2018 FSA Posters
P024: CANNOT TALK, CANNOT WALK: A CASE REPORT OF A YOUNG HEALTHY MALE FOUND TO HAVE RAPIDLY PROGRESSING OSTEOSARCOMA
Reena S John, DO1, Jonah Zisquit, MD1, Crystal Lam, MD1, Vincent Sakk2; 1Kendall Regional Medical Center, 2Nova University
25 yo male with no significant PMH presented progressively growing scalp mass complaining of headaches, dizziness, speech arrest, and right sided weakness.
VS: BP: 160/107 RR:18 Tmax: 36.8 O2% 100RA
General: AAOx3 NAD
Head/Eyes: PERRLA, non-nobile, indurated 12x12cm, left temporal mass
CV: RRR NLS1,S2
Neuro: CNII-XII intact b/l
Case Report: 25 yo male with no significant PMH presented progressively growing scalp mass complaining of headaches, dizziness, speech arrest, and right sided weakness.
He reported a progressively growing, left sided cranial lesion over the past 2 years. He was told by another physician that it was most likely a lipoma. He first noticed the growth 2 years prior but experienced generalized pressure like headaches days prior to presentation, and speech arrest immediately before arriving to the ED. On physical exam there was an 12x12 cm cranial mass, extent of lesion unknown on physical exam. He did admit episodes of AMS, verified by his family members. CT angio head w/wo contrast revealed a left hemi cranial mass with aggressive features that favored primary neoplastic process with evidence of bone destruction at the left parietal bone. The perioperative diagnosis was a left temporal-parietal extra-axial tumor.
Management: Urgent Left temporal parietal craniotomy was planned in setting of neurological symptoms and altered mental status. Anesthesia was induced with midazolam and fentanyl, followed by propofol. Pt was paralyzed with rocuronium since no SSEP or MEP monitoring was required. Pt was maintained on sevoflurane < 0.5 MAC. Hypocapnia was maintained to decreases cerebral blood flow and reduce likelihood of cerebral edema. Dexamethasone was administered to reduce inflammation. As the calvarium was dissected, the surgeon commented on the malignant appearance of the tumor which invaded the calvarium and beyond into the dura. Due to the extensive nature of the mass, the patient was taken to the ICU intubated for close monitoring. Per neurosurgeon and pathology report, it was determined that the mass was a rapidly growing osteosarcoma.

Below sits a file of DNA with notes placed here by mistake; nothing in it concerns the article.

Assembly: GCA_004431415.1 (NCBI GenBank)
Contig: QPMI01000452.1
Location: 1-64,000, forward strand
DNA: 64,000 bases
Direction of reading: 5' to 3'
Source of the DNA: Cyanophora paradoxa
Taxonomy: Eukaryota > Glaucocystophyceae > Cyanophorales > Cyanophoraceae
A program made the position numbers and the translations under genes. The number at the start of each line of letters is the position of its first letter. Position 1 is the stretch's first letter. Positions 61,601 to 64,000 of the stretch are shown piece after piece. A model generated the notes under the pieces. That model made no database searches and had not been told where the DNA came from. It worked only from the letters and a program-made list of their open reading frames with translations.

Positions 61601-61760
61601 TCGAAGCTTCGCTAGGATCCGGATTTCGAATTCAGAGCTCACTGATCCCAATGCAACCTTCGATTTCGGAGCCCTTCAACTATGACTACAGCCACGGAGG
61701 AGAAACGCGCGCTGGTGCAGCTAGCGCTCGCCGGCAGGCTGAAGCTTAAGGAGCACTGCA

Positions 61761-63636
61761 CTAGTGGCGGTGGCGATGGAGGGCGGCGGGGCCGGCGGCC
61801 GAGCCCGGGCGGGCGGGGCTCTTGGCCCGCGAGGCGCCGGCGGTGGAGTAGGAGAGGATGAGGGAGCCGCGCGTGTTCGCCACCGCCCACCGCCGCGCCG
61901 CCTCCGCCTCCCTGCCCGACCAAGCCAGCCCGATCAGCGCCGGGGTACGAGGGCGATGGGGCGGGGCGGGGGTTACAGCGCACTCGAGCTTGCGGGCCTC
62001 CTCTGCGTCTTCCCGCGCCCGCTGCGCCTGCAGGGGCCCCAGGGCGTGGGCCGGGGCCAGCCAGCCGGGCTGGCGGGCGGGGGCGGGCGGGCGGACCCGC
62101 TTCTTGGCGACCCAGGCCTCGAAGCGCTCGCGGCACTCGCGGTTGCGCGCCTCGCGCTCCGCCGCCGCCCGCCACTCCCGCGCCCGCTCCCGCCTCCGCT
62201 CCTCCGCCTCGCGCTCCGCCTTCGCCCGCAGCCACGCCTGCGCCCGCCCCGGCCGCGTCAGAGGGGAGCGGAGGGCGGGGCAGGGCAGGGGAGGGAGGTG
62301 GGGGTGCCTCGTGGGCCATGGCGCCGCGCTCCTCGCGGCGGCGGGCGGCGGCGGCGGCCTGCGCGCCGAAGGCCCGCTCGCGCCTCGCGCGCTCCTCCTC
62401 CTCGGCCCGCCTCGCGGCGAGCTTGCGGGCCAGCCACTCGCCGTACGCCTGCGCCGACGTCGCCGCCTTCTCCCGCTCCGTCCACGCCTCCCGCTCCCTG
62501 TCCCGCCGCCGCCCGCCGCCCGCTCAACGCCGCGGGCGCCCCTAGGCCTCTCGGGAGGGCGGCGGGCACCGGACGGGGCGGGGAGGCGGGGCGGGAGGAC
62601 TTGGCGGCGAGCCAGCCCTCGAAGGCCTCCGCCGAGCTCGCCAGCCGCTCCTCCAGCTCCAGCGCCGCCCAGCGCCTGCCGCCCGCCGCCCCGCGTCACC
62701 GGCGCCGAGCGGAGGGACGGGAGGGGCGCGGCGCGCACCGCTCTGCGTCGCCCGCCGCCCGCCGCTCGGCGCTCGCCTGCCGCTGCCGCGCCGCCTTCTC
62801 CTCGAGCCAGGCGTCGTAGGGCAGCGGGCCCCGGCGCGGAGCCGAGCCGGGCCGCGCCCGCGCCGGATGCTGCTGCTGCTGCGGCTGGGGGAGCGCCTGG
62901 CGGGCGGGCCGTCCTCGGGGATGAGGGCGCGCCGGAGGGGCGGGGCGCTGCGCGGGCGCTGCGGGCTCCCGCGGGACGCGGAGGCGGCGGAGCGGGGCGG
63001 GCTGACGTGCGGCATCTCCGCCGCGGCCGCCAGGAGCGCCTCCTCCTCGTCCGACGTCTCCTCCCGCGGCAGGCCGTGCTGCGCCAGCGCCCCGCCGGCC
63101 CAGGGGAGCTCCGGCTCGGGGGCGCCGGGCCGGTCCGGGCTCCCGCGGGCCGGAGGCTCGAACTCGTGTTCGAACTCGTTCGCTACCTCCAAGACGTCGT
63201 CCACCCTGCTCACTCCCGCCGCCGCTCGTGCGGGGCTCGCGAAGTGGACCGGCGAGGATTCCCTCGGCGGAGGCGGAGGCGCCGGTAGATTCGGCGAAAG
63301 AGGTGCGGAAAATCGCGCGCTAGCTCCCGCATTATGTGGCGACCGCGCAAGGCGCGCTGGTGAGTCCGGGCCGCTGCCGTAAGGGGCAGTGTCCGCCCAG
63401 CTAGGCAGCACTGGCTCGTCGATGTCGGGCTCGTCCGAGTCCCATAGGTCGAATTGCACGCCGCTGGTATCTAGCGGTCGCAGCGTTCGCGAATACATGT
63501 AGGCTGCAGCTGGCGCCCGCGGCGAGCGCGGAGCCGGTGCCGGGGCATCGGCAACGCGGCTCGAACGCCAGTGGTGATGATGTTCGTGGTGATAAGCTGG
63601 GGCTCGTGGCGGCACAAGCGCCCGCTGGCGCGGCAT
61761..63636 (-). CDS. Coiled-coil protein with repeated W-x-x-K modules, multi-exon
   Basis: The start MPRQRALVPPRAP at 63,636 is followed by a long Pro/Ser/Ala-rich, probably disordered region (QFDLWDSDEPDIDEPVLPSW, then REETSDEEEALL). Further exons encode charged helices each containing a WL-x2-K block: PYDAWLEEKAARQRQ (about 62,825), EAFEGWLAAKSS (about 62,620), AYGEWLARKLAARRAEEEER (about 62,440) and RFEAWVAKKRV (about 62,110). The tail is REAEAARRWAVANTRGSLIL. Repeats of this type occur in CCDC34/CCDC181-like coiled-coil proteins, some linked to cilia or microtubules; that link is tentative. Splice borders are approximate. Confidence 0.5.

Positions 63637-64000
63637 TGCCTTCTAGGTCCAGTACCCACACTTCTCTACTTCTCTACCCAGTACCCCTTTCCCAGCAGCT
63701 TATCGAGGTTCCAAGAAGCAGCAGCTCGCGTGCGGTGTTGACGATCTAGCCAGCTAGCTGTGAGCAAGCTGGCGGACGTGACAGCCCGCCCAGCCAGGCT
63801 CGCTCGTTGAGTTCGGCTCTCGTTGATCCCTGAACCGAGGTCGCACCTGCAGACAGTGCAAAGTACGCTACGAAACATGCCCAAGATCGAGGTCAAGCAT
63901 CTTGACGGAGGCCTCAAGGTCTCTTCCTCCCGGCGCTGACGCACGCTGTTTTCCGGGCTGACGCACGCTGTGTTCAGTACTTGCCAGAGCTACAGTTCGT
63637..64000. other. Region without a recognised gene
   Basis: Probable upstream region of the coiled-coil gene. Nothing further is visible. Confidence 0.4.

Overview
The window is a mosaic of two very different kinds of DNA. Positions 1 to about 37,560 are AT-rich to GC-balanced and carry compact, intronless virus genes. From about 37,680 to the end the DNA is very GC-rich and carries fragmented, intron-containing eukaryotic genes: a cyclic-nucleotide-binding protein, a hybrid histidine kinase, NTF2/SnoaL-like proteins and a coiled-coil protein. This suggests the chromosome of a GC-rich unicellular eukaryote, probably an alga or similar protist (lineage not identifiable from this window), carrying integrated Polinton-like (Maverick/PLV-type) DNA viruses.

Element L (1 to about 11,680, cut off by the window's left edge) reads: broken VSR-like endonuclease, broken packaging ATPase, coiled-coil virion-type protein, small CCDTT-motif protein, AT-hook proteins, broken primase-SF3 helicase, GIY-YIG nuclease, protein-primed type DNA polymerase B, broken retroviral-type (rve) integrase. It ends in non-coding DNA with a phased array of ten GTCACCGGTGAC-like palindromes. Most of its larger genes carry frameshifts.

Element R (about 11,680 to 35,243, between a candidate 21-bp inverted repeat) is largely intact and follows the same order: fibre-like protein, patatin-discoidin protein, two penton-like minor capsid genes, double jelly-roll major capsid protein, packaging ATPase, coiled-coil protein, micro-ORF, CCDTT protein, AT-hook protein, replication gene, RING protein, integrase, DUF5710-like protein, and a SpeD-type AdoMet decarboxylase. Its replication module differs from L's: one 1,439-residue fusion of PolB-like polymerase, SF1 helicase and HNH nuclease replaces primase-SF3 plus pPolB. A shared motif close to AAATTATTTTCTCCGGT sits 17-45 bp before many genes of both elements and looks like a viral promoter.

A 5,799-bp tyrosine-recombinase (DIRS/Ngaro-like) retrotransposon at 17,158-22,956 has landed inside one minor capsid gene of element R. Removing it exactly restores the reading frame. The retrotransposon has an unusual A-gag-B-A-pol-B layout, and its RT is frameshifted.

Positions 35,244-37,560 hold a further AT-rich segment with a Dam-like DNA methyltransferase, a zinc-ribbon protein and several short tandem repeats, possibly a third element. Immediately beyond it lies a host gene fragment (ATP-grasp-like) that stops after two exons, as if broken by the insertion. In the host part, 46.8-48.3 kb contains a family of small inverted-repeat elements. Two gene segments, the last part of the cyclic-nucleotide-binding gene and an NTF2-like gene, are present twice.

Discussion: Increased intracranial pressure has been proven to have devastating outcomes such as brain herniation, infarction, and hemorrhage; management includes brain relaxation therapies.
The complex physiology of cerebral autoregulation of cerebral blood flow vary based on mechanism of increased ICP, and must be assessed perioperatively.
ICP is the key determinant of cerebral perfusion pressure, and multiple studies have confirmed sustained ICP>20mmg worsens outcomes
To avoid an increase in ICP during induction and intubation, it is important for the patient to be adequately anesthetized beforehand.
Mannitol therapy helps improve increased ICP, with limitations of renal insufficiency and hyperosmolarity, and dosing has been extensively reviews in literature.
Steroids can help reduce parenchymal edema, and have limited use in trauma, but are to be considered in patients with intracranial lesions.
Hyperventilation has been implemented to lower ICP, but proportionately decreases CBF, limiting its effectiveness.
Barbituates and hypothermia have been shown to have no benefits and improved outcomes in managing ICP.